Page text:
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oaioai:ecommons.cornell.edu:1813/64661

Modulation Of Thrombospondin-1 In The Lung Microenvironment: Implications For Targeting Metastasis

Abstract

Metastasis of cancer to distant organs is the major cause of its lethality. With recent studies highlighting the role of the premetastatic niche in supporting metastatic progression, we focused our efforts on understanding the interplay between reprogrammed microenvironments in distal organs and tumor cells, to determine novel mechanisms that contribute to metastasis progression and identify potential targets for metastasis suppression. Our investigations unraveled a critical role of the anti-tumorigenic factor thrombospondin-1 (Tsp-1) in the reprogrammed lung microenvironment. Premetastatic niches generated in the lungs by metastasis-incompetent primary tumors showed elevated Tsp-1 expression. Interestingly, Gr1+ myeloid cells in the lungs were the major producers of Tsp-1, and they responded to the tumor-derived factor prosaposin (psap), abundantly secreted by metastasis-incompetent tumors compared to their metastatic counterparts. Further analysis led to the identification of the pentapeptide sequence, DWLPK, within psap that retains Tsp-1-inducing activity. Using DWLPK, recapitulated Tsp-1 induction in Gr1+ cells in the lungs and suppressed metastasis of Lewis lung carcinoma cells. These results suggest that DWLPK can potentially serve as a therapeutic agent for metastasis suppression. Studying metastasis in the setting of pre-existing lung inflammation, we observed loss of Tsp-1 in the lung microenvironment. Intranasal administration of bacterial lipopolysaccharide (LPS) induced lung inflammation, characterized by recruitment of Ly6G+ neutrophils, and it enhanced metastatic burden. Inflammation was accompanied by an increase in neutrophil elastase (NE) and cathepsin G (CG) protease activity, and loss of Tsp-1 protein in lungs. Our studies confirmed that NE and CG degrade Tsp-1 in lungs in response to LPS-induced inflammation, thus promoting metastasis. Interestingly, blocking the neutrophil proteases pharmacologically using the dual protease inhibitor Sivelestat suppressed metastasis, indicating that the proteases are clinically viable anti-metastatic therapeutic targets. Our studies demonstrate the novel finding that metastasis-incompetent tumors render the distal site metastasis-suppressive, by systemically inducing Tsp-1 expression in recruited myeloid cells. On the other hand, we have described a novel mechanism, where inflammation leads to Tsp-1 degradation via neutrophil proteases, generating a metastasis-promoting microenvironment. Our findings highlight the context-dependent plasticity of Ly6G+ cells at distal sites, functioning as the main source of anti-tumorigenic Tsp-1 and the proteases that degrade it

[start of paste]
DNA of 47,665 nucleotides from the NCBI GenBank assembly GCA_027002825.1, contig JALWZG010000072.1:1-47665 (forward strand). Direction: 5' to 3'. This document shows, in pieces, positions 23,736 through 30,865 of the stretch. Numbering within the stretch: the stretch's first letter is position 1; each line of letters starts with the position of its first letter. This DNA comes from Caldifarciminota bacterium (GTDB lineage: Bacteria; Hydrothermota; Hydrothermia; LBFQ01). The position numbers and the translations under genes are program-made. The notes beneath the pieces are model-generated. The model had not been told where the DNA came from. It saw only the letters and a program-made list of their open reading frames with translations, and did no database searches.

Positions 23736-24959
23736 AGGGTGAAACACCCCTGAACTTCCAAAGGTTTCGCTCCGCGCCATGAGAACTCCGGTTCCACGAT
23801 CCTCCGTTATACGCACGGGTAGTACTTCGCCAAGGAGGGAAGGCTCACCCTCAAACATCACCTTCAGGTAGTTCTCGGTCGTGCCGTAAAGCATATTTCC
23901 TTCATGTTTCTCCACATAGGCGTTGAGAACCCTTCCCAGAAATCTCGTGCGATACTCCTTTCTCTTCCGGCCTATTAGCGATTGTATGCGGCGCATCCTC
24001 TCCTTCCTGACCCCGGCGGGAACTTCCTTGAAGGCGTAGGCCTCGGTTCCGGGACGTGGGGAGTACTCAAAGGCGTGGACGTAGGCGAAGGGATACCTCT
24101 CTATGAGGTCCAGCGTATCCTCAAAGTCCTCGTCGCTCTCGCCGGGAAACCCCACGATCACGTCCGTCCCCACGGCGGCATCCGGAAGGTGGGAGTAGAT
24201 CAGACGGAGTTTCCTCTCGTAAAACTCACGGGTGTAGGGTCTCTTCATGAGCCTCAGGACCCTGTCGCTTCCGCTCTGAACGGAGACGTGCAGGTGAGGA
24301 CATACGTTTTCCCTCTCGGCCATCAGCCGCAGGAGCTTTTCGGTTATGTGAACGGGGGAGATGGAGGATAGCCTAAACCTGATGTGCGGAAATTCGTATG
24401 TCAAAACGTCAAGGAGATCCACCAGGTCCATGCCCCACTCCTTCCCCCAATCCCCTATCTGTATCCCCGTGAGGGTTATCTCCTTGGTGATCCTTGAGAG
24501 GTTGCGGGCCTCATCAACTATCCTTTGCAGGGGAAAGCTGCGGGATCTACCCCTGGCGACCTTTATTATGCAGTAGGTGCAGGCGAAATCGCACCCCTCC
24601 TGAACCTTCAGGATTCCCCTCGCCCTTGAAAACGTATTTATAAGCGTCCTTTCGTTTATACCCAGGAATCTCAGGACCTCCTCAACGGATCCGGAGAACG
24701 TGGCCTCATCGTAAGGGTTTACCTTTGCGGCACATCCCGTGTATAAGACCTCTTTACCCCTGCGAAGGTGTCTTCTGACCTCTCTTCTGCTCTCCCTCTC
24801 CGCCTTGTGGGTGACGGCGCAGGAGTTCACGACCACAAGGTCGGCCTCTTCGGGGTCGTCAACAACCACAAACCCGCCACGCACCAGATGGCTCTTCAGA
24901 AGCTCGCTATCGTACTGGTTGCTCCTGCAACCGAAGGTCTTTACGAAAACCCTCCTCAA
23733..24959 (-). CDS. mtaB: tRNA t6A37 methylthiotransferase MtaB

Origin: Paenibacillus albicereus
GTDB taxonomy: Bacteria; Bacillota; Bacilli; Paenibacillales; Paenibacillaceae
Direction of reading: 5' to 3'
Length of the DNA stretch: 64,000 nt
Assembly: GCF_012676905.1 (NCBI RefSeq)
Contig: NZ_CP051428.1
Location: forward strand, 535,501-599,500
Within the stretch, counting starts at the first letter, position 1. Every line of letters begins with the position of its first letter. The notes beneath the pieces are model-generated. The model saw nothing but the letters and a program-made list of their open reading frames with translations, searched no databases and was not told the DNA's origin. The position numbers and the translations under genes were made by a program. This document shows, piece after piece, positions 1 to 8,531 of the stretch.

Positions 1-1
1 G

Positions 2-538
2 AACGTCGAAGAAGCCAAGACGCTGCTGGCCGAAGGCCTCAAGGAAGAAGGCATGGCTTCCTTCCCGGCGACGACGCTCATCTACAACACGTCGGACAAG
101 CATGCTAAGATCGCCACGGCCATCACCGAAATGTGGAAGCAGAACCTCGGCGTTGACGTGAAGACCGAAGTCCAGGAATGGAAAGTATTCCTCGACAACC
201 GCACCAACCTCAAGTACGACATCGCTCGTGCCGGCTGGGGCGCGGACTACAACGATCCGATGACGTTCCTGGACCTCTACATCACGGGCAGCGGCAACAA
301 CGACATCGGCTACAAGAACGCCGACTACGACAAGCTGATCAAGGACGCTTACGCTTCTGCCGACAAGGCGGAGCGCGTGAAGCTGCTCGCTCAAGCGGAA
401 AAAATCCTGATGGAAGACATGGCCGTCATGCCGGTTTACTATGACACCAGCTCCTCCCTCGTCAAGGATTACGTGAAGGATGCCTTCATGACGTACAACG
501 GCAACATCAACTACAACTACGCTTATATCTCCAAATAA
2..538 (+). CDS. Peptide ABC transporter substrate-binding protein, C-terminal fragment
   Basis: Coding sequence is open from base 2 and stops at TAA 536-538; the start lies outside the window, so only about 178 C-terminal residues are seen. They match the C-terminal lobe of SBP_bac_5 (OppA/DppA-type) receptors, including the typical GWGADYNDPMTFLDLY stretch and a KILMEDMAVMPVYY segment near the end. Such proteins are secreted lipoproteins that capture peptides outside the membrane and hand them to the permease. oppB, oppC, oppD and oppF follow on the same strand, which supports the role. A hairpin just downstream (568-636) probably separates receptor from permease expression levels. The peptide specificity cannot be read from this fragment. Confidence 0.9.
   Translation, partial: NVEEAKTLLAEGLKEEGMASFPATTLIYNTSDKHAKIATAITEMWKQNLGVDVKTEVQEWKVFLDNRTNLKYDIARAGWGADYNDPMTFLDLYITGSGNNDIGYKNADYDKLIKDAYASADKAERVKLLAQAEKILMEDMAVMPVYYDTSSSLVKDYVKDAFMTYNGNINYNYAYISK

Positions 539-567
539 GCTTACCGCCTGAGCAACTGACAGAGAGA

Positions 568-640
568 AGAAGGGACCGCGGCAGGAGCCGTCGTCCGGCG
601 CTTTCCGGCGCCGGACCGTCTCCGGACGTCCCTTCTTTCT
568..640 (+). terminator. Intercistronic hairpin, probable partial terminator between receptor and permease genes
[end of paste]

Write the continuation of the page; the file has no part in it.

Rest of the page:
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oaioai:ecommons.cornell.edu:1813/64661Last time updated on 4/18/2019View original full text link

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